- Depth — A highly debated topic amongst perch anglers is optimal depth to fish. The consensus for the best depth across most lakes is 8 to 20 feet deep. If you want to try something more adventurous, I try to target deeper basins in lakes, which can be over 50 feet! During mid-winter smaller perch may hold to the shallows, but the jumbo perch are going to be found in deeper waters.
- Weedy areas — during early winter, at first ice, target perch near areas of weeds and vegetation. Slower-tapering drop offers near vegetation lines are also ideal areas to find feeding perch. Just remember, not all perch stay in the same spot. Try weedy areas where there are minnows as well as soft-bottom flats where there are aquatic insects.
Essential Ice Fishing Tackle and Equipment for Perch
Ice-fishing can sound like a deceptively simple undertaking. However, ice-fishing comes with its own specialized tackle and equipment needed to be successful and comfortable on the ice. I have outlined some equipment and tackle every angler should have when ice-fishing for Perch, regardless of the lake or conditions.
The basic tackle required for ice fishing perch include rod, reel and fishing line.
- Reel — Smaller 1000-2000 size reels are ideal for Perch fishing. Most have great line capacity and are not burdensome while fighting fish.
- Rod — For ice-fishing, ultralight rods are effective due to their sensitivity and short length, which is ideal for fishing a drilled hole in the ice.
- Line — Using light, fluorocarbon lines from 2lb to 6lb will allow for the natural presentation of the bait or lure used.
The following basic equipment required for ice fishing (except maybe the snacks.)
- Ice Drill/borer — an electric borer will improve your willingness to drill more holes and improve your odds of catching more perch.
- Depth finder — Knowing your depth is crucial when scouting for fish. A good sonar will tell you how deep the water is and whether or not there are fish in the area.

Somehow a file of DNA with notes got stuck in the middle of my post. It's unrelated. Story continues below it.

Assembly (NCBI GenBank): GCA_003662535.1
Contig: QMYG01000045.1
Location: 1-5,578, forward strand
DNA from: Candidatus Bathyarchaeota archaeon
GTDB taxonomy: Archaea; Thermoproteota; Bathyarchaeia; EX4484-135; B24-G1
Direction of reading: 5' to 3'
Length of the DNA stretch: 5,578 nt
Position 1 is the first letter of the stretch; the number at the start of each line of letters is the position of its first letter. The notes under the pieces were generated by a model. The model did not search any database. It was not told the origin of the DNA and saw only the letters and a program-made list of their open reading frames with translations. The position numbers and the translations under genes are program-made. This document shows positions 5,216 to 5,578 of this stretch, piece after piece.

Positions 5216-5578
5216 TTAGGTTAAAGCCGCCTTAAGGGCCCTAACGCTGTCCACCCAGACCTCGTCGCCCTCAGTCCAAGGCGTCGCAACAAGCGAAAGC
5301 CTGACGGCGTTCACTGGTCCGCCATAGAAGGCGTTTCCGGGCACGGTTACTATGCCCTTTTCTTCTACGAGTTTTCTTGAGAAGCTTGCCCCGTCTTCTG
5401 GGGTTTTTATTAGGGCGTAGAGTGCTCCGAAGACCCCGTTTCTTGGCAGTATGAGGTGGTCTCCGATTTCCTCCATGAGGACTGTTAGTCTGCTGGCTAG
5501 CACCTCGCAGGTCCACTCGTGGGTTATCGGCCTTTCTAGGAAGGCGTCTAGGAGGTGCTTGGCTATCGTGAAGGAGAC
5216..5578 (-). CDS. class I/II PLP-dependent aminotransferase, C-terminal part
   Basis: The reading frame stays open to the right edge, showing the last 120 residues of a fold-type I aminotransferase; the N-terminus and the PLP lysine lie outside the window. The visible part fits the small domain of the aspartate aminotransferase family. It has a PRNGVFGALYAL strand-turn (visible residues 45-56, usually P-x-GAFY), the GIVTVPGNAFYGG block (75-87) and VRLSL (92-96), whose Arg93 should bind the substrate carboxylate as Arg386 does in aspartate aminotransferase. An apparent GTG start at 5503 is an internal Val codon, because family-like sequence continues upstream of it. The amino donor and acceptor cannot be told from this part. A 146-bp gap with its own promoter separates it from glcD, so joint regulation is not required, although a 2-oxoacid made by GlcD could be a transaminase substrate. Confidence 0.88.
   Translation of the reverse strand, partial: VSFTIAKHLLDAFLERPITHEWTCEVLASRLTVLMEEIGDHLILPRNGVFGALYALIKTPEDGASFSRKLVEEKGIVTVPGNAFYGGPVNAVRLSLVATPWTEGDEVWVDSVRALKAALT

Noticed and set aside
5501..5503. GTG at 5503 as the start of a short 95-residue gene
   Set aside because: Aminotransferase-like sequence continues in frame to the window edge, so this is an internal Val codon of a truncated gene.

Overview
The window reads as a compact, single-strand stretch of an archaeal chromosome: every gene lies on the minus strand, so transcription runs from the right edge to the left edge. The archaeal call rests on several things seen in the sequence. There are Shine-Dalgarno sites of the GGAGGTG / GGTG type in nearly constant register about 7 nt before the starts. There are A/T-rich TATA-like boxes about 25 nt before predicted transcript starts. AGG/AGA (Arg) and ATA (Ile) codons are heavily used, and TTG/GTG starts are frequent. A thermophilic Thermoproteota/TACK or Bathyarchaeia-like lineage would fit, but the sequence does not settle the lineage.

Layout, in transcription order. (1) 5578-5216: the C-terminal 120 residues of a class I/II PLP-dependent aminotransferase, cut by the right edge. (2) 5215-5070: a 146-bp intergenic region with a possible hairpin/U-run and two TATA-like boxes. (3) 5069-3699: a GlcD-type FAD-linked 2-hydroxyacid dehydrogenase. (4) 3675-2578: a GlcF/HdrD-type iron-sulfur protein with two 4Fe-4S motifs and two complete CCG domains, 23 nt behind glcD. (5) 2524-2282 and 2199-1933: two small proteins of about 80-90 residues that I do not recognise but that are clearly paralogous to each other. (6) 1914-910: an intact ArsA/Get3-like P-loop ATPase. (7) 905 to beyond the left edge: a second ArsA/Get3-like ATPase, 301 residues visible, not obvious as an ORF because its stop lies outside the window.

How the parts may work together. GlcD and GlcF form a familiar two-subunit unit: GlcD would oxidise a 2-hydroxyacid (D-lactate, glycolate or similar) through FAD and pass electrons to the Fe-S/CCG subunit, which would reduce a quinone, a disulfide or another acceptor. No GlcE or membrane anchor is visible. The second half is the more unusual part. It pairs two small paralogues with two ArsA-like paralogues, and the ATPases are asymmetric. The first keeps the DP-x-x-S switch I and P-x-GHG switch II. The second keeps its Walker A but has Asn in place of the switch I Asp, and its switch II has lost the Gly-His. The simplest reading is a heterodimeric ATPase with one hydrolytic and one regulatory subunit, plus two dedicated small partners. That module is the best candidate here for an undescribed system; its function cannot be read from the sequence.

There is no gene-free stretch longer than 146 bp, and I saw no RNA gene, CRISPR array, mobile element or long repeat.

- Buckets — What fisherman goes fishing without a bucket?
- Chair — Sitting on hard ice with your bare bum is not fun.
- Shovel — To scoop the ice out of your boring hole.
- Some snacks and a hot drink never hurt as well.
Best Bait and Lures for Ice Fishing Perch
Bait vs. Lures? Which Works Best for Ice-Fishing Perch?
Perch are a predatory species that typically eat anything they can fit into their mouths. Logistically, artificial lures are simpler to take with you on an ice-fishing adventure. However, their presentation can sometimes be off-putting to finicky Perch, depending on the size, color, and overall appeal. Live or dead bait has the added attraction of scent and taste but can fall off the hook more easily. Here let’s discuss some of the best baits and lures when Ice-fishing for Perch.
The Best Bait for Ice-fishing Perch
Live bait is an effective alternative to artificial lures regardless of where you are in the world or what you are fishing for. Over time I have found that some live baits work better than others for Perch. I prefer to rig live bait on a drop-shot rig with at least two hooks above the weight.
- Wax worms — My personal favorite; they have great contrast in the water and hold the hook well.
- Minnows — Minnows, though effective, are difficult to keep alive and are a logistical hassle to haul around an icy lake.
- Blood worms and Cut night crawlers — Effective, but their dark slim profile can be difficult to see for a Perch in low light conditions.